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Can’t go back to classroom-only teaching, ‘blended learning’ is the future, say experts

In ThePrint's 'Safe & Sound' series, experts discuss how Covid has changed education, and the future of learning.

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New Delhi: Education institutions will have to adjust to the new changes brought in learning after Covid-19 and adopt a blended approach, and teachers will not be the only source of information in the future, according to experts.

Speaking at ThePrint’s ‘Safe and Sound’ series, presented by Facebook, on education system during Covid-19, Bhushan Patwardhan, Vice Chairman, University Grants Commission, said, “Future universities will have to adjust to the new changes… we have no choice but to adjust with the technological advancements. We cannot go back to the original concept of classroom-only learning.”

Patwardhan believes that “future classrooms could possibly be with social robots” and “teacher will not be the only source of information”.

“Assistant human teachers and social robots will together create a co-bot kind of situation and there will be co-learning. Things like Siri, Alexa and chatbots already exist, making artificial intelligence a part of our lives. This is only going to grow bigger. All the things that we used to think of as science fiction are going to become our new normal in the near future,” said Patwardhan.

‘Blended learning’

The Covid outbreak disrupted education across the world. In India, most schools and colleges were forced to shut down and classes moved online since March 2020. With almost a year of digital learning, experts say adjusting to the new normal is the only choice.

Ameeta Wattal, principal, Springdales School, Delhi, agreed with Patwardhan and talked about the role of blended learning in schools. “Learning is going to be very different now… blended learning mode is there to stay in a variety of forms. There will be some teachers who will teach students online from home and some others who will take physical classes. Also, for board classes, schools will have to start real-time assessment in the form of pre-boards. So these are all the changes which have been brought in the teaching learning and are here to stay,” said Dr Wattal.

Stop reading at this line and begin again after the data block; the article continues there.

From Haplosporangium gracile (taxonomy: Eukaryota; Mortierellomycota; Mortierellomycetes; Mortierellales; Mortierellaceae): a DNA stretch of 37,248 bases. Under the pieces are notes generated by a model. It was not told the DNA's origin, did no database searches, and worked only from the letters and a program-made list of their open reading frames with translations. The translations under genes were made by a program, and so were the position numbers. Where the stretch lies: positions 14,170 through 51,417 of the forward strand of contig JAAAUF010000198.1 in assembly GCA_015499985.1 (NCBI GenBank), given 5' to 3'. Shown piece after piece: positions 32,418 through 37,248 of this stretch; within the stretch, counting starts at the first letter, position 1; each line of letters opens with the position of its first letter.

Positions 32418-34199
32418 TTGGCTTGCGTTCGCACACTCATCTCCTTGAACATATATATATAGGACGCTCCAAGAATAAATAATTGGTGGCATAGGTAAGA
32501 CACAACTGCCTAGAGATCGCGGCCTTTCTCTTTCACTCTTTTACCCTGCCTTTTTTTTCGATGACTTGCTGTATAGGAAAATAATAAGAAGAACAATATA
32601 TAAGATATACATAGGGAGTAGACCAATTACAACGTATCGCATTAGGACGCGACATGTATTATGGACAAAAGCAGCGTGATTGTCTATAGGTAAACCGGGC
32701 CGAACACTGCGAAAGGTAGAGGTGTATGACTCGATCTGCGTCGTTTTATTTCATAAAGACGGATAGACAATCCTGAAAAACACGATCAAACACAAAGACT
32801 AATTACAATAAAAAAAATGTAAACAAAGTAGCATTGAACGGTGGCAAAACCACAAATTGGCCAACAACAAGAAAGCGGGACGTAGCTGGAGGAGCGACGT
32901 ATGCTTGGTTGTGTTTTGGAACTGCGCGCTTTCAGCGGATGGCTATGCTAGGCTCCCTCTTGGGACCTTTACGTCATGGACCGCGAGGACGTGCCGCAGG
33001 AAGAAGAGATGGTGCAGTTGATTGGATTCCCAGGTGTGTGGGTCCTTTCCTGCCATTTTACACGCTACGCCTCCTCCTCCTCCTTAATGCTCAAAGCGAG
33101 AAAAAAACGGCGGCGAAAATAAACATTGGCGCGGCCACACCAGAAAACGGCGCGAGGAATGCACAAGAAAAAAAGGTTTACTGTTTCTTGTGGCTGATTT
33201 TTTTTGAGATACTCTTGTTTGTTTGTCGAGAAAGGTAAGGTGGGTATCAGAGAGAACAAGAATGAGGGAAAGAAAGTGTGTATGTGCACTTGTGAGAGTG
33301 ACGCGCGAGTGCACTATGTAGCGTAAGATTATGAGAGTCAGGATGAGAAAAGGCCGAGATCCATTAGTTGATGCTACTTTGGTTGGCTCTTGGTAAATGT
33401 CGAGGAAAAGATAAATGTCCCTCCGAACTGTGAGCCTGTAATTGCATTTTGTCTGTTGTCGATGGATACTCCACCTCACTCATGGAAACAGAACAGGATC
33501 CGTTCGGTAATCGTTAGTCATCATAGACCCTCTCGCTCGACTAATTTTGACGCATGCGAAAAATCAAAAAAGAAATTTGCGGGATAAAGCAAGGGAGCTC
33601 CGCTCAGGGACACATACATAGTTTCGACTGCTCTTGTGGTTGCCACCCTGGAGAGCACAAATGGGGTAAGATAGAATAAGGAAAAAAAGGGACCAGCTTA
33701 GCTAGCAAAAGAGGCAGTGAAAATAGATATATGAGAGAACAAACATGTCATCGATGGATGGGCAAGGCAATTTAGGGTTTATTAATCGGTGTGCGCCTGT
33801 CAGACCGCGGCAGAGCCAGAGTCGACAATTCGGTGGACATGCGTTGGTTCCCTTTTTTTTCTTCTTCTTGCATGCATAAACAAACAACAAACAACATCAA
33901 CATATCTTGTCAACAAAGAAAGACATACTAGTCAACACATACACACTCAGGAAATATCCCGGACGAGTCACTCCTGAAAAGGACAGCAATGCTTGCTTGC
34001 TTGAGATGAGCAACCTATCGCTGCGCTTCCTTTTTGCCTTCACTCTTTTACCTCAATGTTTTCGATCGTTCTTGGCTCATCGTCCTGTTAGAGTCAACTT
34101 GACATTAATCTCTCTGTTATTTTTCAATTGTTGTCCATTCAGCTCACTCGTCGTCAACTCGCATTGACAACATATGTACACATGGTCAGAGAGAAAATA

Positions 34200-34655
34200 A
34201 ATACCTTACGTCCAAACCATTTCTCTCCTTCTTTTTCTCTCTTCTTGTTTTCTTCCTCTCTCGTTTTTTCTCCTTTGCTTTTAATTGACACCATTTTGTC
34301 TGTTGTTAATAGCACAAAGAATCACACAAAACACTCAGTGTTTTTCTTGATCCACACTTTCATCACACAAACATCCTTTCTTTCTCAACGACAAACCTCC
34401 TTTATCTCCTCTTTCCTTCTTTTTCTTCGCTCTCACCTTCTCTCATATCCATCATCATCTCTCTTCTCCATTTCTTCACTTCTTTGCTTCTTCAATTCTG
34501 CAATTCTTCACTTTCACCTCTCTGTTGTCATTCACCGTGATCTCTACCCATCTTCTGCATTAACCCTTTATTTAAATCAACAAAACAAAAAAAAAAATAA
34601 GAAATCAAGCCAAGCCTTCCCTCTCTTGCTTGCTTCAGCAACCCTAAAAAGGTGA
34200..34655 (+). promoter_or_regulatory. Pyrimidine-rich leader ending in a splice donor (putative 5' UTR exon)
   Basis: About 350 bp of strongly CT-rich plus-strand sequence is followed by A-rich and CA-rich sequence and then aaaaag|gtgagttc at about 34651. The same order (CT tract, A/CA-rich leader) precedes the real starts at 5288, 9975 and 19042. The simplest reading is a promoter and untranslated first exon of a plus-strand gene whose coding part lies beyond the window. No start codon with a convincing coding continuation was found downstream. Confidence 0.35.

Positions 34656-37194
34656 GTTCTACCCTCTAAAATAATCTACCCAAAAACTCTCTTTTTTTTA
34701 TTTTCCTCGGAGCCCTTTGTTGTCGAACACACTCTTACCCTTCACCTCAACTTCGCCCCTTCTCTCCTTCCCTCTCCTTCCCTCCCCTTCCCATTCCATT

Prof. Sudhanshu Bhushan from the National Institute of Educational Planning and Administration (NIEPA) also believes that online learning should be mixed with offline, and students should have a chance to interact with their teachers whenever they need to.

In his report ‘COVID 19 and Higher Education in India‘, published in July 2020, Bhushan said, “In online teaching, teachers should be in continuous touch with the students. Students should have a choice of communication with teachers to clarify the doubt and discuss in an online or offline mode. A complete support system to the students’ needs to be provided in order to ensure accessibility of students to online teaching.”

Even as schools are yet to decide their strategy for the new academic session, many colleges and universities ThePrint earlier spoke to had said they are getting ready for a “hybrid” model of learning for the academic session 2021-22.

Apart from adopting the blended learning mode, experts also believe re-opening of schools and colleges is very important. “Even in the UNESCO report it has been made very clear that you cannot not open schools. You initiate normalcy by reopening schools, we cannot create a fear psychosis and ensure that we do not come back,” Dr Wattal told ThePrint.

Schools and colleges across India have started to re-open in a phased manner. While schools in selected states have started calling students of Classes 9-12 for face-to-face sessions, colleges have allowed entry of PhD scholars, final year students and those who want to pursue research, to campuses.

Watch the full episode here:

Also read: Govt wants panel to study, mitigate impact of delayed board exams on college schedules in 2021


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